The youngest baby boomer turns 50 this year. The big 5-0. A quinquagenarian. Half a century. Holy colonoscopy!
While today’s kids may think 50-year-olds roamed the earth with dinosaurs, others think they are mere youngsters.
“I see them more as my children,” said Rose Rose of Cuyahoga Falls, Ohio, who turns 68 this year, making her among the oldest boomers. “To lump all baby boomers together is really sort of stretching it. There’s a big difference in baby boomers.”
Those born between 1946 and 1964 are considered the baby boom generation – even though there’s nearly a two-decade span between the youngest and oldest. This leads to folks assuming that boomers have had, or are having, the same life experiences. But social commentator and author Jonathan Pontell says that’s ludicrous, and there’s a lost generation between baby boomers and Gen-Xers.
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Several years ago, Pontell coined the term “Generation Jones,” which describes those born between 1954 and 1965. In the ’70s, that age group popularized the slang term “jonesin’ ” or “jonesing” – craving or yearning. Jonesing, he added, has turned out to be a core personality trait of this new generation because of expectations that have been unfulfilled.
If you’ve never heard of Generation Jones, you likely will soon. Research groups, the media and educators are starting to use the definition. Next year, Random House is publishing Pontell’s book of the same name.
Boomers, as defined by the U.S. Census, were the swell of infants born following World War II. By the end of 1964, 76.4 million baby boomers had been born in the United States.
“The whole premise of basing a generation on the fertility rates of that generation’s parents is absurd,” Pontell, 55, said recently during a phone interview. “There’s no generation before or since the so-called baby boom generation that was ever based on birth rates. Generations stem from … formative experiences, not head counts.”
Pontell decided to call the lost generation “Jones” because it represents a large, anonymous group of people. “It could be Smith,” said the Cleveland native, now living in California.
“The second half of the boom had far more births, (causing) Jonesers … to face the pipeline often clogged by boomers and then competing with even bigger numbers around us. So each point in the life cycle, whether we were trying to get into college, getting first jobs, first homes, has been a tough ride.”
Pontell believes the Jonesers have a more difficult time financially than the boomers born between 1946 and 1953.
“Boomers in general have had a pretty good ride. And boomers had big expectations that were often realized,” he said. “The boomers were not left jonesing.”
There’s no denying that the youngest boomer is at a different place in life than the eldest.
Rose, who is director of community and public relations at the Haven of Rest in Akron, Ohio, has three grown sons. Her firstborn is 47, just three years younger than “Joneser” Gene Fitch of Hudson, Ohio, who will turn 50 this year. Fitch has two teenage boys; Rose has grandchildren the same age.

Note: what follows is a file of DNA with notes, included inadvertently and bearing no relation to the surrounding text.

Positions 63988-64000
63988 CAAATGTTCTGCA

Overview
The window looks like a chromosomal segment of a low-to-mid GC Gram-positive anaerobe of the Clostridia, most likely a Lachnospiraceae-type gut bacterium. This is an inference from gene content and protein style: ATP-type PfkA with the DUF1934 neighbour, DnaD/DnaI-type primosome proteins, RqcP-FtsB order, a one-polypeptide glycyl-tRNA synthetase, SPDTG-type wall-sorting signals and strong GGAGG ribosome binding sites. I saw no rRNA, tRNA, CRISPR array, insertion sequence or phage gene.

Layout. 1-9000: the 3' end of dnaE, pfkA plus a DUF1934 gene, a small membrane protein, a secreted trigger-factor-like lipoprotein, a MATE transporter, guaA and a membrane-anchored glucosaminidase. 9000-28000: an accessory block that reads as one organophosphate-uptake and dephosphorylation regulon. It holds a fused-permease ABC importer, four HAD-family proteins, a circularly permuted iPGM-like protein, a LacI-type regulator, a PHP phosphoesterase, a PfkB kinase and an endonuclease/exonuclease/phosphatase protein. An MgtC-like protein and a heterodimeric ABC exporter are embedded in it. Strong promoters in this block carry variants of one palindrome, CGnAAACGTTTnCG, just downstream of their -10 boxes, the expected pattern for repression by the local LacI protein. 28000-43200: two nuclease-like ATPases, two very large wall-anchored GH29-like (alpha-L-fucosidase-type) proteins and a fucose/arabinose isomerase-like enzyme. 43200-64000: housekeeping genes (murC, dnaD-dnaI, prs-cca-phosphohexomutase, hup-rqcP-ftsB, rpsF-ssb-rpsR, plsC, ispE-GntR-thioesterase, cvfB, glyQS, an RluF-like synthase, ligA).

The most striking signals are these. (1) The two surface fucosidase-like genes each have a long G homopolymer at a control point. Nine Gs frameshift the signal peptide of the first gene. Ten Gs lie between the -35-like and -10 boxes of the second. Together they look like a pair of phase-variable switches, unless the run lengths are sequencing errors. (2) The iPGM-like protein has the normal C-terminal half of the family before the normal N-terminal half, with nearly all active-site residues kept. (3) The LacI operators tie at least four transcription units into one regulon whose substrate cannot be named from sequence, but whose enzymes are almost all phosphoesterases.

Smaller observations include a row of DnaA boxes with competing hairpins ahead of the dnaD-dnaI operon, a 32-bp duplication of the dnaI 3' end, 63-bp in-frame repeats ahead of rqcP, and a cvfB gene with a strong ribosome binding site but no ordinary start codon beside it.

The teen years for the youngest and oldest boomers were also much different. “Ben Hur” and “West Side Story” won Academy Awards in the early ’60s. During that time, “The Andy Griffith Show,” “My Three Sons,” “The Addams Family” and “The Beverly Hillbillies” debuted. And Alfred Hitchcock freaked out teens with “Psycho.”
During their teen years, the youngest boomers watched shows like “Three’s Company,” “M.A.S.H.” and “Dallas.” The films “Kramer vs. Kramer” and “Ordinary People” won Academy Awards. The toy of the year in 1980 was the Rubik’s Cube. And many longed to be a preppy.
But perhaps it was the music that set baby boomers apart from those who came before and since. When the oldest boomers were children, the rock ’n’ roll revolution began. The year that the youngest boomer was born, and the oldest turned 18, the first Beatles album was released in the United States. And while some of the older boomers went to Woodstock, the youngest were left behind.
The Vietnam War is a significant event in middle and older boomer’s lives. Although people like Rose personally knew peers who were drafted, the youngest didn’t have pals who served there.
“I remember that we had the television news on every night and watched the casualty and killed count,” Fitch said. “To me, it seemed like we were always at war.”
As for the famous hippie vibe associated with the 1960s, Pontell says that although the youngest members of the generation were too young to participate, they still felt its effects.
“We were impacted (by the ’60s), but we weren’t a part of it,” Pontell said of the Jonesers. “While some of the (older) boomers still refer to themselves as ‘children of the ’60s,’ really they were well into their teens and 20s. They were out changing the world and we were the ones being formed by those changes.”
Things like peace, love and a wish to change the world intensified the natural open-hearted, loving, idealistic feelings that kids have by virtue of just being kids, Pontell said.
“I think there was something kind of special about being a child of the ’60s. We were wide-eyed, not tie-dyed. We were witnesses, not participants,” he said. “While the boomers really got the full effect of the whole thing, I think in some ways we were more influenced by it.”